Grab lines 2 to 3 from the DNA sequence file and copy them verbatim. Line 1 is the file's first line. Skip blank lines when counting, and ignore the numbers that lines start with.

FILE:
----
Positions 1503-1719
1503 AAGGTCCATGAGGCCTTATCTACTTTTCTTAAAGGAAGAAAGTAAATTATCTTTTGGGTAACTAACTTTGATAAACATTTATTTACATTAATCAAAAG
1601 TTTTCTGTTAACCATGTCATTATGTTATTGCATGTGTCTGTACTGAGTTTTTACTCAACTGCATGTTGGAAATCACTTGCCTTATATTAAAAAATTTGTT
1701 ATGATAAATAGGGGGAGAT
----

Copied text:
1503 AAGGTCCATGAGGCCTTATCTACTTTTCTTAAAGGAAGAAAGTAAATTATCTTTTGGGTAACTAACTTTGATAAACATTTATTTACATTAATCAAAAG
1601 TTTTCTGTTAACCATGTCATTATGTTATTGCATGTGTCTGTACTGAGTTTTTACTCAACTGCATGTTGGAAATCACTTGCCTTATATTAAAAAATTTGTT